On January 18, we launched our environmental issues discussions series with a conversation about one of the biggest environmental issues of them all – climate change. We were joined by Julia-Maria Becker, Senior Analyst with the Pembina Institute, and welcomed over 80 women to the Centre. Julia-Maria gave us the lowdown on climate change, its current and future impacts, and how we can work to minimize them. After that, the Women’s Centre team gave a presentation on how to use a gender lens. We then worked as a group to identify how climate change impacts women.
Here were some of the topics we discussed:
What is climate change?
In the words of Julia-Maria, climate change is a shift in weather patterns lasting over long period of time (think in decades or millions of years). What scientists have found are that the current changes in the Earth’s climate patterns are due to an increase in greenhouse gases from human activities. The impacts of climate change are wide-ranging, and can cause or fuel everything from natural disaster, to water shortages, to conflict and the displacement of people. Click here to view Julia’s full presentation, courtesy of the Pembina Institute, which explores the impact of climate change in Alberta.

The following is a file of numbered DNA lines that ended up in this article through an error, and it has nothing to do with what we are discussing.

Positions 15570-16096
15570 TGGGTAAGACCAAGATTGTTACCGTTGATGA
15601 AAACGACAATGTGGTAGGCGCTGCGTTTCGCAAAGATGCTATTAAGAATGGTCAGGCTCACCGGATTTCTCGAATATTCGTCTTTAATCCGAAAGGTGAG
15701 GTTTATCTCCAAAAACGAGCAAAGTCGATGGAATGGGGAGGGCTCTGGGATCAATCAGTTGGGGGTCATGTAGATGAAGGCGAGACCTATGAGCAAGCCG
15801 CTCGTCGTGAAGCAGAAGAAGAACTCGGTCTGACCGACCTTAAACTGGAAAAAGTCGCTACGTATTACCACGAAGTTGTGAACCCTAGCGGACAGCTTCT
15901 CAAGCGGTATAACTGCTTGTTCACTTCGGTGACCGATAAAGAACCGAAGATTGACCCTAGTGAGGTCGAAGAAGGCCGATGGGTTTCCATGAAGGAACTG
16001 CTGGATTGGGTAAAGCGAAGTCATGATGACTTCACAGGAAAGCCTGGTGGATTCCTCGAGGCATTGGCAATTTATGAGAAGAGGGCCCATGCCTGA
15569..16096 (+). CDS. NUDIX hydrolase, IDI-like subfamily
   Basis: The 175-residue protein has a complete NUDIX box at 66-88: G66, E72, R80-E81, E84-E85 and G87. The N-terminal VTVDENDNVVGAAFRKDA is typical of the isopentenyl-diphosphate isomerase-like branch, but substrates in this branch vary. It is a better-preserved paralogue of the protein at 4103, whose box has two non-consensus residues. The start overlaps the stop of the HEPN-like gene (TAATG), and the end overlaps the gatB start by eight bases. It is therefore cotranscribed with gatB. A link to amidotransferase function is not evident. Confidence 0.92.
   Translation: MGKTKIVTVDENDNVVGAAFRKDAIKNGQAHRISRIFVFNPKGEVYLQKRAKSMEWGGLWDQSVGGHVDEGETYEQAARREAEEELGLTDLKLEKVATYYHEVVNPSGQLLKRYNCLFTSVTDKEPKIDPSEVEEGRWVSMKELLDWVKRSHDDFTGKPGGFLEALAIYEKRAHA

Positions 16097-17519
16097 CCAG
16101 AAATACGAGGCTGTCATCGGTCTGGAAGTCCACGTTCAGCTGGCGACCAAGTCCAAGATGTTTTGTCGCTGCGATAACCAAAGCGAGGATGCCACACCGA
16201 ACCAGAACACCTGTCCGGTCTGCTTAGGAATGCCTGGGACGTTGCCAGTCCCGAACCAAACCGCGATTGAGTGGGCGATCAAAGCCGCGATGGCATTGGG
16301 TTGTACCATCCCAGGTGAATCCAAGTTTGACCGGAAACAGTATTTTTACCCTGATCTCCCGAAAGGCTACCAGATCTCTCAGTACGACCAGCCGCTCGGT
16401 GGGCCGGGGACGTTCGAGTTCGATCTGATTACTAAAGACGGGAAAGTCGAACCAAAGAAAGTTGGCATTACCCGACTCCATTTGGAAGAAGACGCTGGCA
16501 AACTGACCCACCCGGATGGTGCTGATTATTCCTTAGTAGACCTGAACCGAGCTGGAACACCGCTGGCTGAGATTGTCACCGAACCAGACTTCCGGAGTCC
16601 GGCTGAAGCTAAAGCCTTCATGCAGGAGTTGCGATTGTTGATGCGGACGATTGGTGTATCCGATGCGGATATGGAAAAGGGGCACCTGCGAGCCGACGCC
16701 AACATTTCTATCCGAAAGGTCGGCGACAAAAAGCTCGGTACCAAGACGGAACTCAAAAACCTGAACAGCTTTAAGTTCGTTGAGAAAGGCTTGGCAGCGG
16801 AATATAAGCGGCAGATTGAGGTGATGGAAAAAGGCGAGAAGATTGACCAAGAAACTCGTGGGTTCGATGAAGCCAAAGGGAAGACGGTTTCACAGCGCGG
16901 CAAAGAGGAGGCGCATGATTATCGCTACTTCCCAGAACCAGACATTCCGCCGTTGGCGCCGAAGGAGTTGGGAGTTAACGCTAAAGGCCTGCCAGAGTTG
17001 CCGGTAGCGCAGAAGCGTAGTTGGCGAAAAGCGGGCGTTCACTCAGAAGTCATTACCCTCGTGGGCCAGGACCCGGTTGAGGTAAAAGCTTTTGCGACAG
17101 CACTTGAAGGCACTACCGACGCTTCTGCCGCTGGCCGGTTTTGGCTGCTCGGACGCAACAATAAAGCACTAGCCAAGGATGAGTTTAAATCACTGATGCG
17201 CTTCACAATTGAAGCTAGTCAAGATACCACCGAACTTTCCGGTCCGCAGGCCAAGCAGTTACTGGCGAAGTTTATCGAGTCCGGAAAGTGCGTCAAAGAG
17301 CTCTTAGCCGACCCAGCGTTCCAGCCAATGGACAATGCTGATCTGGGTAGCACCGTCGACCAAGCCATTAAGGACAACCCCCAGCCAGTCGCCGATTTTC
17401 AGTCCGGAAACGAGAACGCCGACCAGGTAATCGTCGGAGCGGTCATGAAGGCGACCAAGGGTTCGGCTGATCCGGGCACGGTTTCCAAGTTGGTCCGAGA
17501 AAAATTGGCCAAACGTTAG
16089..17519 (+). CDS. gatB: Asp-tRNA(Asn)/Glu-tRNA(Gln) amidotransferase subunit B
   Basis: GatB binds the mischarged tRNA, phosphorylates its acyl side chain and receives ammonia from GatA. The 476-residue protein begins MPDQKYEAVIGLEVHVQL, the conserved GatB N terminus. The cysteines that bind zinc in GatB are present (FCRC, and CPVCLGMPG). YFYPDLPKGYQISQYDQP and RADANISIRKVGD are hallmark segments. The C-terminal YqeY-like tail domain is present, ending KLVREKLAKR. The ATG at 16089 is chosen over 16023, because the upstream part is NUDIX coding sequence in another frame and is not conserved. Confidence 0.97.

Gender and climate change – making connections
Julia-Maria also shared this chart with us, which draws the connections between gender inequalities around the world, and the ways in which they are widened by problems caused by climate change (like access to water and natural disaster). If you’re a woman living in the developing or developed world, climate change is going to impact you in different ways. Social structures that create disadvantages for women make them more vulnerable to the negative impacts of climate change.
The gender lens as a tool for understanding the impact of climate change
As a part of our Work for Change area at the Women’s Centre, we use a gender lens as a tool to understand systems and inform policies that impact women. At our climate change discussion, we watched this short video, which outlines the value of a gender lens. In the same way we cannot understand issues of wage inequality in Alberta without first applying a gender lens, we cannot understand the impacts of climate change and other environmental issues on women without first applying a gender lens to climate change. To better understand this, we watched a video which explores the connections between gender and climate change in the developing world. We then practiced applying a gender lens to climate related issues here in Alberta, including food security, energy poverty, and even affordable housing.
What comes next?
In her presentation, Julia-Maria shared with us the strategies, both big and small, that we can use to combat climate change. At the Women’s Centre, we recognize climate change and environmental issues impact everyone, including women in our community. We are excited to be hosting a series of environmental issues discussions series this year, with the goal of bringing accessible, engaging workshops and discussions to theCentre, and inviting members of our community to apply a gender lens to environmental issues. These discussions will be held on the third Wednesday of each month. Join us and our friends from Rhubarb Collective for our next environmental issues discussion on food security, on February 15.